Do you ever read a novel and love it because you are thinking all the way through, “these people are just like me. I know these folks.”? Well, Carson McCullers creates exactly the opposite of that. All through this novel you are thinking, “I’m not like this. These are not folks I know.” And then, you realize, you are and they might be. Because underneath every human being alive there is a piece that feels alien to the world and a bit that never (or seldom) gets shared. Carson just knows how to p ...more
Wyndy
This morning, I wrote an erudite, detailed review for this book describing the individual characters and all their angst and complications, but somehow deleted it. Then I realized it was full of spoilers anyway, so here’s my abbreviated take-away from this dynamite book:

“‘You mean,’ Captain Penderton said, ‘that any fulfillment obtained at the expense of normalcy is wrong, and should not be allowed to bring happiness. In short, it is better, because it is morally honorable, for the square peg to
...more
Evan
[2016 review revision: This is a very short book that took me a year and a half to read, from late 2011 to spring 2013. The circumstances as to why that was the case used to be in this review, but I have now excised all of those personal effusions and retired them to my own archives. What follows is the rest of the review as it was posted in 2013:]

So, to pen any kind of decent review, can I even remember very much about this Southern gothic chamber piece featuring three mainly sexually repressed
...more
Aubrey
I might have liked this better had I not read Flannery O'Connor already, but then again, maybe not. Outbursts of violence as the result of societal repression can be a powerful theme, but it is also one so overdone that it has become predictable and calcifying in all but a few well thought out cases. As such, if the narrative and its climax consist of nothing more than White (I see the toxic masculinity turned in on itself by way of being gay, and raise you a gay-coded man of color being tossed ...more
El
Dec 07, 2010 rated it it was ok
I loved The Heart Is a Lonely Hunter and The Member of the Wedding. I love McCullers's minimalist writing style.

I did not love Reflections in a Golden Eye.



It seems like a good story - a true love-triangle. (Or love-square? Maybe love-trapezoid.) Taking place on an Army base in the American South we have Captain Penderton and his wife, Leonora, and Major Langdon, his sickly wife, Alison, and their houseboy, Anacleto. Then there's Private Williams who once saw Leonora nekkid and has become a bit o
...more
qtasha
I know that everybody likes The Heart is a Lonely Hunter but this small strange book is the proof of her writing chops, this book has everything. A uptight army higher up with repressed gay desires who put a cat in the mailbox, a stupid wife who don't even bother to hide her affair with her husband's army coworker who in turn has a mentally unbalanced wife cut off her nipples with garden shears An houseboy who couldn't be in the closet even if he wanted to. What a crew! this book is a look into ...more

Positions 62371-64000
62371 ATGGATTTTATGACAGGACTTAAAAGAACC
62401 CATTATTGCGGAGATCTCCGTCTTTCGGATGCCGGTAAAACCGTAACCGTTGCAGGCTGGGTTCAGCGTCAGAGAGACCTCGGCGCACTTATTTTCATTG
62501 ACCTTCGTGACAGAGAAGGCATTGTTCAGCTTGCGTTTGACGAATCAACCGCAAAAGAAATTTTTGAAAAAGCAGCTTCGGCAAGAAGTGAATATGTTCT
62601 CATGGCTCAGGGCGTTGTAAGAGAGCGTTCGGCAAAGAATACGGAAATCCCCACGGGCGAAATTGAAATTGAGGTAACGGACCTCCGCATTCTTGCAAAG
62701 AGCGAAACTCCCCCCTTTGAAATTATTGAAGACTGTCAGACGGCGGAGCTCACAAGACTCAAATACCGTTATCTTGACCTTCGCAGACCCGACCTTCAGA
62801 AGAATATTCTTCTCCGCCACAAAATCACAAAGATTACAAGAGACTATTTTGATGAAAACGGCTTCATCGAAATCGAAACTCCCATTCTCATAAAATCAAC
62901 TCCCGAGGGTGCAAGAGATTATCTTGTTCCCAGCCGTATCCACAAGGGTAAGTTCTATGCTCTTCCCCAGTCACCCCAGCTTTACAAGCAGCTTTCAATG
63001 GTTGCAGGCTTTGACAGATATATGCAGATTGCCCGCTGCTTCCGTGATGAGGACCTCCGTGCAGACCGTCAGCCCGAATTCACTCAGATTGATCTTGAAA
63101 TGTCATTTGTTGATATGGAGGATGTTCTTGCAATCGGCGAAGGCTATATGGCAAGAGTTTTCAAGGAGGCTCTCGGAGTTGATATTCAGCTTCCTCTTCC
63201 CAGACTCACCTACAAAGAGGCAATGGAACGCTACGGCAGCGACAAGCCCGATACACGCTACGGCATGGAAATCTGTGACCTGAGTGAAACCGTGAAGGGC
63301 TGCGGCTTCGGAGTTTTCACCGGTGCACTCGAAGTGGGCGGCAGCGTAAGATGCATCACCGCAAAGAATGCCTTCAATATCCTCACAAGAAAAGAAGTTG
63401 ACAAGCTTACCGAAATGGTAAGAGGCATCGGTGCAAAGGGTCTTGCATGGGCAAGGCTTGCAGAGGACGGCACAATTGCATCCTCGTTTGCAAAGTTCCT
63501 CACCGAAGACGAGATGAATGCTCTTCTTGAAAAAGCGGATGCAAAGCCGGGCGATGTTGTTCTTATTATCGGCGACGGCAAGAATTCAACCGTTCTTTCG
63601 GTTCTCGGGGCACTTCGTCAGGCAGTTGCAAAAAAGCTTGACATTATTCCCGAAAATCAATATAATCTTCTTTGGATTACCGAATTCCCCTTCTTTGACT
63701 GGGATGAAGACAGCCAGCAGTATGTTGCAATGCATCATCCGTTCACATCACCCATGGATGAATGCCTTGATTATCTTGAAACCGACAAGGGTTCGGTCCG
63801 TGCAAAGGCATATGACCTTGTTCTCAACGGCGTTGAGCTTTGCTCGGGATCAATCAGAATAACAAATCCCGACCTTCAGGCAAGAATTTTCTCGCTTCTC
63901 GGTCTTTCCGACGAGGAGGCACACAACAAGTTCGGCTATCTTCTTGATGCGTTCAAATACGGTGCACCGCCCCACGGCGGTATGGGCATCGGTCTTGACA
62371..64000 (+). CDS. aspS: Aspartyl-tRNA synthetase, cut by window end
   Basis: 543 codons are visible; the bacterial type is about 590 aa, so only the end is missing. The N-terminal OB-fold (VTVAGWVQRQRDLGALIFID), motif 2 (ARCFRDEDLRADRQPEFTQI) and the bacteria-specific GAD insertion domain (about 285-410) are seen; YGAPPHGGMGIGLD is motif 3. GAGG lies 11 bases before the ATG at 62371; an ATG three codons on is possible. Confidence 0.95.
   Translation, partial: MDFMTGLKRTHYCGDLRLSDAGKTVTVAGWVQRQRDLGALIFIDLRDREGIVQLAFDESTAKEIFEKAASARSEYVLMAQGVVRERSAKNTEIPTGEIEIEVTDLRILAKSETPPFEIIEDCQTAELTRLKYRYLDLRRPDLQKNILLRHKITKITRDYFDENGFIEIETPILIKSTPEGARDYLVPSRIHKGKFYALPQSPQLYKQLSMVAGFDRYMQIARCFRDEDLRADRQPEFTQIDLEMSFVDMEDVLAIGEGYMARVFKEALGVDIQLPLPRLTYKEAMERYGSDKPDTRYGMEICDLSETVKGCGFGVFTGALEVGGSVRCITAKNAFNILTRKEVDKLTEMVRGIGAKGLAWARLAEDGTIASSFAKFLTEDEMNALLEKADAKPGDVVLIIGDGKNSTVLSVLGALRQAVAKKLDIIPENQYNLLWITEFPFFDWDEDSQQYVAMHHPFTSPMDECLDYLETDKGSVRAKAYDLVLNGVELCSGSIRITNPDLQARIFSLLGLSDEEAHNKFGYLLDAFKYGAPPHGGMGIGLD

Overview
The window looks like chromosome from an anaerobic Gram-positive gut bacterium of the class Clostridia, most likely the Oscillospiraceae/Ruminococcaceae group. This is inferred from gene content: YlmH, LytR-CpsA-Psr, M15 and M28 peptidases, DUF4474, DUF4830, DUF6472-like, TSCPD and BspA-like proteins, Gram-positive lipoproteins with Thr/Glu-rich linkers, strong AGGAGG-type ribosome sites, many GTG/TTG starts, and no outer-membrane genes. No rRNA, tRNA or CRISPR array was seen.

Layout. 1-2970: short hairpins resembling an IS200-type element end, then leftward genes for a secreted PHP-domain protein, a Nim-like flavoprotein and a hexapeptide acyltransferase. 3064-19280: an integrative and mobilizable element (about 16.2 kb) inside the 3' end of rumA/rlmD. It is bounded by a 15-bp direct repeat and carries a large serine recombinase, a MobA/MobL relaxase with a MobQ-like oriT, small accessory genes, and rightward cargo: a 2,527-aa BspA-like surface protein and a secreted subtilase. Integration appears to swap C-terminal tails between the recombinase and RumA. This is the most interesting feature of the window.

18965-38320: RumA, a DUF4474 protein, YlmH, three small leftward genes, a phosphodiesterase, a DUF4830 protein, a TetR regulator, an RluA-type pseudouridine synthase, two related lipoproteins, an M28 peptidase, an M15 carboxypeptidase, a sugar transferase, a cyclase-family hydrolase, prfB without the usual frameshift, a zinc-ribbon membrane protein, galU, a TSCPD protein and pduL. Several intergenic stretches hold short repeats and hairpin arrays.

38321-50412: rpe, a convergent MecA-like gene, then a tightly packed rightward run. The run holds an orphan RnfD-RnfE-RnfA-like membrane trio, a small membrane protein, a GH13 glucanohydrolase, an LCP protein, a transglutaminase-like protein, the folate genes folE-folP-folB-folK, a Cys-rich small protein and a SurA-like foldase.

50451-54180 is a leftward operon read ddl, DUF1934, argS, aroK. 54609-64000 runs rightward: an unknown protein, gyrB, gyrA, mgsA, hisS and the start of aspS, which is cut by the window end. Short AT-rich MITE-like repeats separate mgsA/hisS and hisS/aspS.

Edward
Mar 17, 2016 rated it really liked it  ·  review of another edition
Reflections In A Golden Eye is a powerful examination of repression and loneliness. There is something creepy and almost surreal about the six characters, whose lives are so intimately connected, and yet who are defined by an acute loneliness that manifests in peculiar and disturbing ways, which are always kept carefully hidden from each others' view. The characters and their proclivities are extravagant and bizarre, and yet the author's treatment of these is really quite subtle and beautiful - ...more
Batgrl (Book Data Kept Elsewhere)
Ebook, read online, via Open Library.

I was reading an essay which led me to wikipedia, and then, well as soon as I found this online I thought I'd just read a little, and then a little more - and then 30 pages into it I figured I should just give in and admit I'm reading the book. Which is odd, because originally I'd set out to read The Heart is a Lonely Hunter.

The setting is an army base in peacetime Georgia (US). For a quick version - the wikipedia page. There's a love triangle, but there's al
...more
sologdin
All desires lead to one object.

One officer is married, and has "a sad penchant for becoming enamoured of his wife's lovers" (11). He is learned, but "never in his life had had an idea in his head" (id.). He is "just as jealous of his wife as he was of her lover," feeling for him "the nearest thing to love that he had ever known" (33). The husband disliked her--so no chance of a reciprocal counter-affair--"because of her total indifference to himself" (34). He nevertheless was "so infatuated with